Launched in 2003, the new-generation Ardiden covers a power range of 1,400 - 2,000 shp and is intended for use in five-to-eight ton single and twin-engine helicopters. The engine is particularly well-suited to demanding mission profiles, delivering sustained performance in hot-and-high conditions.

The Ardiden range features a remarkably compact modular architecture. The gas generator includes two centrifugal stages attached to a reverse-flow combustion chamber, a single-stage gas generator turbine and a two-stage power turbine. This design ensures that the engine remains very cost-effective, particularly in terms of maintenance and cost of ownership.

All Ardidens are equipped with the latest-generation, dual-channel Full Authority Digital Engine Control (FADEC). The Ardiden family is divided into two groups: the Ardiden 1, which offers 1,400 shp with growth potential to 1,700 shp, and the Ardiden 3 (in development), covering 1,700 to 2,000 shp.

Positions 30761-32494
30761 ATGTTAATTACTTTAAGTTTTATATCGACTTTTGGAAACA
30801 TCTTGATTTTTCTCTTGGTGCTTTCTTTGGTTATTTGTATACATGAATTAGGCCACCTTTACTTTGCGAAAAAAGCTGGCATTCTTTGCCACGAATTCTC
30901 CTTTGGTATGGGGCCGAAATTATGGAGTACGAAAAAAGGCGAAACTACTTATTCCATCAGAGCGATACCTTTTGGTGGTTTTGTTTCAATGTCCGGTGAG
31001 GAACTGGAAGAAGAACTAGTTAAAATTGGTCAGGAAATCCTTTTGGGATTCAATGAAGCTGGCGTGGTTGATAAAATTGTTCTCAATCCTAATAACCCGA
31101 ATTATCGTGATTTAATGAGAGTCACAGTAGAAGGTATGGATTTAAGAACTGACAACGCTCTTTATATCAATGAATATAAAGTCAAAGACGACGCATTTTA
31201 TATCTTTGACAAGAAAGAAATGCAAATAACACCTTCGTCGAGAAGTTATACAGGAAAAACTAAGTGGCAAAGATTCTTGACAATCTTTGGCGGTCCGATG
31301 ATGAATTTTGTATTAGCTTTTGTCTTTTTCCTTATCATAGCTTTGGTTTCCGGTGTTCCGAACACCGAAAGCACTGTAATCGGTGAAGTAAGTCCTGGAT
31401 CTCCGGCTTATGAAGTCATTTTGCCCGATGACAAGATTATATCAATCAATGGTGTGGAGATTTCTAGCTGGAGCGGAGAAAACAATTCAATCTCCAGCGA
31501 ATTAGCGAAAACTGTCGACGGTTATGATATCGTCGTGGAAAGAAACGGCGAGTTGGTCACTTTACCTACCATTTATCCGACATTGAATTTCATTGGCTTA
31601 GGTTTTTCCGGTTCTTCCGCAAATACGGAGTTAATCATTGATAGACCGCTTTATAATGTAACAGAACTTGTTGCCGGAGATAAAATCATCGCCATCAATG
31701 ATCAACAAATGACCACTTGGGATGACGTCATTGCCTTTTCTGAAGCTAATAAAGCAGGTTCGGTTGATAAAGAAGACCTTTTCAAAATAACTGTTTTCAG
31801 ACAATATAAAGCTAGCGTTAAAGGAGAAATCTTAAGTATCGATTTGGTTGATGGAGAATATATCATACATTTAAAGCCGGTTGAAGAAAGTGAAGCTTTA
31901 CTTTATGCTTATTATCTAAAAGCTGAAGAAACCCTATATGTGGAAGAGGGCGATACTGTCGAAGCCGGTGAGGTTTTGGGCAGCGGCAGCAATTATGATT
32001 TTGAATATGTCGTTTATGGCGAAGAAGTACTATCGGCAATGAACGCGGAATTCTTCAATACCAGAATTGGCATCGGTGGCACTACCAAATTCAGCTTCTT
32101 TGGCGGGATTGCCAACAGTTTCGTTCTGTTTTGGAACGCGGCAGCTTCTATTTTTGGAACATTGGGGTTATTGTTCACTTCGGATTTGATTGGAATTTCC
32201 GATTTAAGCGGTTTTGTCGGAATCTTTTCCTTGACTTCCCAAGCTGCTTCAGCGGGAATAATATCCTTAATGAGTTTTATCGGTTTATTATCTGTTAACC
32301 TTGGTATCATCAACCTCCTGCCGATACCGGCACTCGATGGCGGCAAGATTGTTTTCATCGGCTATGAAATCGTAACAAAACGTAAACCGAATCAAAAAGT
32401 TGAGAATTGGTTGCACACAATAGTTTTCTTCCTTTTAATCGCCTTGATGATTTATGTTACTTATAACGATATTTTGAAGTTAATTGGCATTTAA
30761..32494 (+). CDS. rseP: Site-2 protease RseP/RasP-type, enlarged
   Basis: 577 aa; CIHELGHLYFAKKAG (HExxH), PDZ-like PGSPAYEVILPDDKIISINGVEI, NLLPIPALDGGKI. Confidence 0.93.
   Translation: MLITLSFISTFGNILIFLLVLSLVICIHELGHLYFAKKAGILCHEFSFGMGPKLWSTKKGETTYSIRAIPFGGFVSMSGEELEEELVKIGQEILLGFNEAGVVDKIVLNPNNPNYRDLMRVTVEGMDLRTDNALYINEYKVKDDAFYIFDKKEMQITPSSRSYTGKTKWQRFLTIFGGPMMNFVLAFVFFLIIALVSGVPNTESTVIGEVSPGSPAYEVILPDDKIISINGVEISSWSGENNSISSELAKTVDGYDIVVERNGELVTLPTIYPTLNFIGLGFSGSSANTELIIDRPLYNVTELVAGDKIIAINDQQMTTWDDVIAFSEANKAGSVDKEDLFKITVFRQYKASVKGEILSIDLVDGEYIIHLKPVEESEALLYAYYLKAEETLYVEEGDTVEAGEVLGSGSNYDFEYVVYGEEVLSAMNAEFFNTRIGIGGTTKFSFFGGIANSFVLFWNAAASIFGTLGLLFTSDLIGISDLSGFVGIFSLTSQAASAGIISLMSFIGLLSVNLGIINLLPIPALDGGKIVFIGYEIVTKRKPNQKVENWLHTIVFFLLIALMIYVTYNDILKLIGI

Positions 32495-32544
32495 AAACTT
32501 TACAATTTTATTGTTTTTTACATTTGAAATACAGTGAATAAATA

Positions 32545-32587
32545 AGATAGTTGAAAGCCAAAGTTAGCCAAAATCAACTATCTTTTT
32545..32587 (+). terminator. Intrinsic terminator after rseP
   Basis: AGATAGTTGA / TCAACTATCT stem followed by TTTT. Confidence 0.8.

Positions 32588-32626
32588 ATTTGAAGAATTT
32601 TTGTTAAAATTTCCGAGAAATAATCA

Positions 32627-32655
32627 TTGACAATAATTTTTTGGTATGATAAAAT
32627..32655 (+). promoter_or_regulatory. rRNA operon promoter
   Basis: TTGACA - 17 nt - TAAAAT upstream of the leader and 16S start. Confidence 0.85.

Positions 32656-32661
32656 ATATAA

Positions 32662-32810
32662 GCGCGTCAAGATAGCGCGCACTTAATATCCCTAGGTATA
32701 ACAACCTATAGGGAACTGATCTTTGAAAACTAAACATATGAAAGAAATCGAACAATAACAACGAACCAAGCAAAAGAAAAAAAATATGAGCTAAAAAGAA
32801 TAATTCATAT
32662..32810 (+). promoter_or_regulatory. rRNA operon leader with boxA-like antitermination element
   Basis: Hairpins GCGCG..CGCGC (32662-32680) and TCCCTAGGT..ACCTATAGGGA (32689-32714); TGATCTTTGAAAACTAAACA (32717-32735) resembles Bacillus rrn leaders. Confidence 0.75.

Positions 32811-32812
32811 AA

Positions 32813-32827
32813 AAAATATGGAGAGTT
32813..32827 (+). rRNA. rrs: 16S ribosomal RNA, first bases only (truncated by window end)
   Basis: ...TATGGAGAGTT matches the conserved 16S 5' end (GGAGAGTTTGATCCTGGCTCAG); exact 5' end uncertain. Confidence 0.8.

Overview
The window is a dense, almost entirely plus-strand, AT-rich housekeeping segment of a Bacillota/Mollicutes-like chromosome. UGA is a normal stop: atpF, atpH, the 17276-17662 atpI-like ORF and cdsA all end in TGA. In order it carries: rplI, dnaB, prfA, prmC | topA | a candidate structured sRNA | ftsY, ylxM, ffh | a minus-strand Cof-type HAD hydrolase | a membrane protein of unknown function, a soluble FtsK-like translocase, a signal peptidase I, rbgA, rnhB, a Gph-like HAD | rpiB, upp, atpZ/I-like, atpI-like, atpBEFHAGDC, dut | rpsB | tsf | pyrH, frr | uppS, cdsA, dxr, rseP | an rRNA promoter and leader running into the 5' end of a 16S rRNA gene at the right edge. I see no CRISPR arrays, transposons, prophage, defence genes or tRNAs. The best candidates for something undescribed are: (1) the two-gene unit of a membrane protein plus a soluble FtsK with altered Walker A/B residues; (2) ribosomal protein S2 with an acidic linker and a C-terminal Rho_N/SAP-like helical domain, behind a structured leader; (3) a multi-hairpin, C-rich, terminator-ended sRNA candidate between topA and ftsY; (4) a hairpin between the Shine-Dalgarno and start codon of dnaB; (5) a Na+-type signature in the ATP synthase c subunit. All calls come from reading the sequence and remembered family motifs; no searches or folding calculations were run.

Today, over 220 Ardiden 1 are in service throughout the world. They are installed in the Druhv, LCH (Light Combat Helicopter) and LUH (Light Utility Helicopter), all built by India's Hindustan Aeronautics Limited.; Russian Helicopters' Ka-62; and the AC352 from China's AVIC Helicopter.

Ardiden 3C

The Ardiden 3C is fitted in the Chinese AC352, jointly developed by Avic Helicopter with Airbus Helicopters. The result of a 50/50 partnership between Safran Helicopter Engines and AVIC Engine, the Ardiden 3C was ground tested in France in November 2013. The engine will be certified by EASA under the designation Ardiden 3C, and by the Civil Aviation Administration of China (CAAC) under the designation WZ16.

The 3C is characterized by excellent reliability, low-cost maintenance (TBO 3,000 hours on entry-into-service and 5,000 hours once mature) and extremely low fuel consumption (at least ten per cent less than other engines in the same power range).